What Should You Feed Your Small Senior Dog?
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Before getting into what to feed your small senior dog, we should clarify what we mean by a small senior dog. Small dog breeds tend to be those that weigh no more than around 12-15kg as adults. Exactly when a dog is considered senior depends a little on their size. Small dogs, in general, live longer than their larger and giant canine counterparts. So while a Labrador, for example, might be considered senior at age seven, a small dog like a Jack Russell terrier probably wouldn’t be considered senior until nine to ten years of age.
If you want to know all about feeding small dogs in general and how they differ from larger breeds, you can read all about it here. In summary, small breeds:
Have faster metabolisms, so they need more calories per kilo of body weight.
Mature faster than large breeds, so they need a slightly different mineral balance.
Have smaller mouths, so they need smaller kibble.
May be more easily stressed than larger breeds, so they may benefit from a food with anxiety-lowering natural ingredients.
Live longer, so they benefit from extra antioxidants to help fight wear and tear and cell ageing.
Why do senior dogs need to be fed differently from adults?
As dogs age, just like us humans, things start to change. They gradually become less active, body systems may start to function less efficiently, and degenerative problems such as arthritis may begin, reducing their mobility. One of the reasons that dogs are living longer and longer nowadays is excellent nutrition, and switching to a senior food when the time is right will help keep all the optimum benefits of great nutrition going throughout your dog’s life. Senior dog foods tend to have these benefits for older dogs:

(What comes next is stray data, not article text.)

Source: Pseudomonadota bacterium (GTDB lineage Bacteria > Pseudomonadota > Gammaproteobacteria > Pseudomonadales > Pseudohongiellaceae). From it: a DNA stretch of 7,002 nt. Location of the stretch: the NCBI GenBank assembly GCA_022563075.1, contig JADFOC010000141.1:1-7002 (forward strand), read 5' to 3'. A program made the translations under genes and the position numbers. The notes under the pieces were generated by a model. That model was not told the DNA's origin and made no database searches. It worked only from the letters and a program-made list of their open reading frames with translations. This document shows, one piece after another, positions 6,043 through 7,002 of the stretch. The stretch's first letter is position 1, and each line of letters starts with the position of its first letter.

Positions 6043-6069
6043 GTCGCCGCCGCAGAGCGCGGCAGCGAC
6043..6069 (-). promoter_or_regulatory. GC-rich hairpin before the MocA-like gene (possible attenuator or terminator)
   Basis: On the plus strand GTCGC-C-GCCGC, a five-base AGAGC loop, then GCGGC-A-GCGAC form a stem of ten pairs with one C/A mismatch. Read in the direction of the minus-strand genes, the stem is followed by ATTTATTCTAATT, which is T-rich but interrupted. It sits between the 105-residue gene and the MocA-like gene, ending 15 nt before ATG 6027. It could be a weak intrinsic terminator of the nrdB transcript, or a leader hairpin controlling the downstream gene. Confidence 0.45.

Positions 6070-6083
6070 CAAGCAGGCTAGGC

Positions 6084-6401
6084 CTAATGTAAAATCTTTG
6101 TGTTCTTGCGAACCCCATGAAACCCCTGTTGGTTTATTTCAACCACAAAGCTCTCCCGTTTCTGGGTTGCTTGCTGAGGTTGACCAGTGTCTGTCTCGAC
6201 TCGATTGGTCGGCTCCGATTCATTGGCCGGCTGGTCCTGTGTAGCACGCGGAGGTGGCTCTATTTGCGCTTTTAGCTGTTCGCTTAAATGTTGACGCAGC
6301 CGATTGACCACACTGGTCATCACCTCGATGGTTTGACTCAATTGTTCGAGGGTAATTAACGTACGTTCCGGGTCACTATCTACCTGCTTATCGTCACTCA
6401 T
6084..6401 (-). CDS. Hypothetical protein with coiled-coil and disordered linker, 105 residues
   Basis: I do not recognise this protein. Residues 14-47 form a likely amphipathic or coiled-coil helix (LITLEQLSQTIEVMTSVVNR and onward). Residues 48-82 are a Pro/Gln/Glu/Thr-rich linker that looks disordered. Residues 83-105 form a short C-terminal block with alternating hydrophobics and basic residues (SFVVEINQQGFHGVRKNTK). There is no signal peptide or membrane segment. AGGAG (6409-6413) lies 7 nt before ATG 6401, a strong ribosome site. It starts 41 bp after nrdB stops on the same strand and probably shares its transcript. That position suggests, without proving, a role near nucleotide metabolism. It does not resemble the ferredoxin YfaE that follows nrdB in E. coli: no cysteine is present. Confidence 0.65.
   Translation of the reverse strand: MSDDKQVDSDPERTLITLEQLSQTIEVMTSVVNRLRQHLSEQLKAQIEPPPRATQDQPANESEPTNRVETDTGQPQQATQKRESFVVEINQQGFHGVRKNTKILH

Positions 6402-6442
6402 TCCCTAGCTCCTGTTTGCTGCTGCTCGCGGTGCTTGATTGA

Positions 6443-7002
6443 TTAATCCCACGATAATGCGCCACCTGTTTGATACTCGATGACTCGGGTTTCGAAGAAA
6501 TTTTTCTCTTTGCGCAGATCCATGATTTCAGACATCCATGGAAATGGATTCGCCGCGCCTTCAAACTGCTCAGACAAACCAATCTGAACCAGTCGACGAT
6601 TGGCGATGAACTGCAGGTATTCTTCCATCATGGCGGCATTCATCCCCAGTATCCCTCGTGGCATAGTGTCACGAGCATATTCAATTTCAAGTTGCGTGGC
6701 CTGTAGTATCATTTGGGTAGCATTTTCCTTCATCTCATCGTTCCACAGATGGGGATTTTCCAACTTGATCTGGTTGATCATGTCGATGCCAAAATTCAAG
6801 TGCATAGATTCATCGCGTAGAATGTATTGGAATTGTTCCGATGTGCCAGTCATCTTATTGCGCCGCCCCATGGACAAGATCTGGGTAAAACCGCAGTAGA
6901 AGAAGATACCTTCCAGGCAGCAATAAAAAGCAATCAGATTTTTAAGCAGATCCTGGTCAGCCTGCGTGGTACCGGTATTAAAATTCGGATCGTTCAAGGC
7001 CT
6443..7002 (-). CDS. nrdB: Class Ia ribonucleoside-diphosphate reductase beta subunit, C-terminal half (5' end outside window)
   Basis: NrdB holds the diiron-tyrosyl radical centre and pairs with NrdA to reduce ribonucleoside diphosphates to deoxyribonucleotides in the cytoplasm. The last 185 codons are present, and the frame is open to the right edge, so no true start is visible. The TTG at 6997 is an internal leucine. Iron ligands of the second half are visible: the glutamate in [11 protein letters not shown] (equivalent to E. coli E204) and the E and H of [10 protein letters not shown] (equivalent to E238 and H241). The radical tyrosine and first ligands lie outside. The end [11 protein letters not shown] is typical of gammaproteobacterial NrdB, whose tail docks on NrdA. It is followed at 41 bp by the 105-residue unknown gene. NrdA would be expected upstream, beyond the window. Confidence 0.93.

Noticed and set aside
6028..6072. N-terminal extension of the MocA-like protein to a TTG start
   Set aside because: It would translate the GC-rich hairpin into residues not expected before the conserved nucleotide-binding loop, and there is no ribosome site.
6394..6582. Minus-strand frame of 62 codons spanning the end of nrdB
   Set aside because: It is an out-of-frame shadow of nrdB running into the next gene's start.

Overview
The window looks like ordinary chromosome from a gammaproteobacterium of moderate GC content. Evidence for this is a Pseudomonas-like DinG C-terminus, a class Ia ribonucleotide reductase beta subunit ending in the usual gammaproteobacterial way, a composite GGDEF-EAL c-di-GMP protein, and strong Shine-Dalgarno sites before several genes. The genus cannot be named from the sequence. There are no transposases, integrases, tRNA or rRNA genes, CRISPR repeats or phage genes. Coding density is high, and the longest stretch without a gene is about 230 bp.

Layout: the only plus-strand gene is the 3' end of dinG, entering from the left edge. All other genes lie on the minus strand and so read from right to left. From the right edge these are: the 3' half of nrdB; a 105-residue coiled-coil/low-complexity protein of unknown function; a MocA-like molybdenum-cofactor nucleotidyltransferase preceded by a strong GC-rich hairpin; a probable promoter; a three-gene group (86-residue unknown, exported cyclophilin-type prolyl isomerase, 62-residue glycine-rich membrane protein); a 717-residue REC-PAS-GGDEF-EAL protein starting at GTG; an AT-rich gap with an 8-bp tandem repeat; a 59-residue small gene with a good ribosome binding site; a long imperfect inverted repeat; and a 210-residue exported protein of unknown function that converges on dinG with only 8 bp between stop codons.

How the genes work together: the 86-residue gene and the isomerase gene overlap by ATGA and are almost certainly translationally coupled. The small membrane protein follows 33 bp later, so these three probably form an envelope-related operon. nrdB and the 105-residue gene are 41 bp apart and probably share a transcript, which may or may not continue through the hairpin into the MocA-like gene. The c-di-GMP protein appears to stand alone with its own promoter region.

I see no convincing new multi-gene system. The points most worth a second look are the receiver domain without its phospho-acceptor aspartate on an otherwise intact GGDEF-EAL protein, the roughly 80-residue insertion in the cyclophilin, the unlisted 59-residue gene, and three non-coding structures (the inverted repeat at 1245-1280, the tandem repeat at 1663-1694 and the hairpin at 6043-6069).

Reduced calories. Older dogs, because they are less active and may have mobility issues, tend to put on weight. Being overweight is never good, but with joint issues it’s even worse, so keeping your dog slim is really important. Senior foods will still help your dog feel full but with fewer calories. The opposite can also be true, however, as dental problems and other health issues can cause pain and a lack of motivation to eat. Also, with very advanced age, dogs tend to naturally start to lose muscle mass and therefore weight. It’s important to retain a healthy weight and muscle mass, so speak to your vet about advanced nutrition to support your senior dog.
Controlled protein and minerals. Older dogs are more prone to things like heart and kidney problems because organs may start to function less efficiently. Having controlled protein and mineral levels can help take some of the workload off these organs. The protein must be high-quality and highly digestible to help maintain muscle mass.
Increased antioxidants and omega 3 fatty acids. Antioxidants help to combat cell wear and tear, while omega 3 fatty acids are anti-inflammatory and have many other benefits. Increased levels of both can also help with signs of brain ageing and cognitive dysfunction.
So, what should you feed your small senior dog?
Before you think about switching your dog’s food, always speak to your vet first and remember to make any changes to diet gradually over five to seven days. This will avoid stomach upsets caused by a sudden change.
You’ll want a food that meets the needs of both small and senior dogs. It also needs to be complete and balanced, meaning that it contains all the nutrients your dog needs in the right proportions. You can feed wet food, dry or a combination of the two, depending on your dog’s taste and your preferences. Older dogs may have diminished appetite, so you may find that feeding wet food helps stimulate their appetite.
You might also want to consider raising the food and water bowls, either by placing them on a stair or a special stand. Think about non-slip flooring, especially where your dog will be eating, as slipping can be very painful for older dogs. These changes can help dogs with arthritis eat more comfortably. Smaller, more frequent meals may also suit some senior dogs.
The good news is that there are lots of foods formulated specifically for small senior dogs so you’ll have plenty of choice and a nice variety for your senior friend. Talk to your vet about which might suit your individual dog best so that you and your dog can enjoy as many of those golden years as possible.
Reviewed by Dr. Hein Meyer, DVM, PhD, Dipl-ECVIM-CA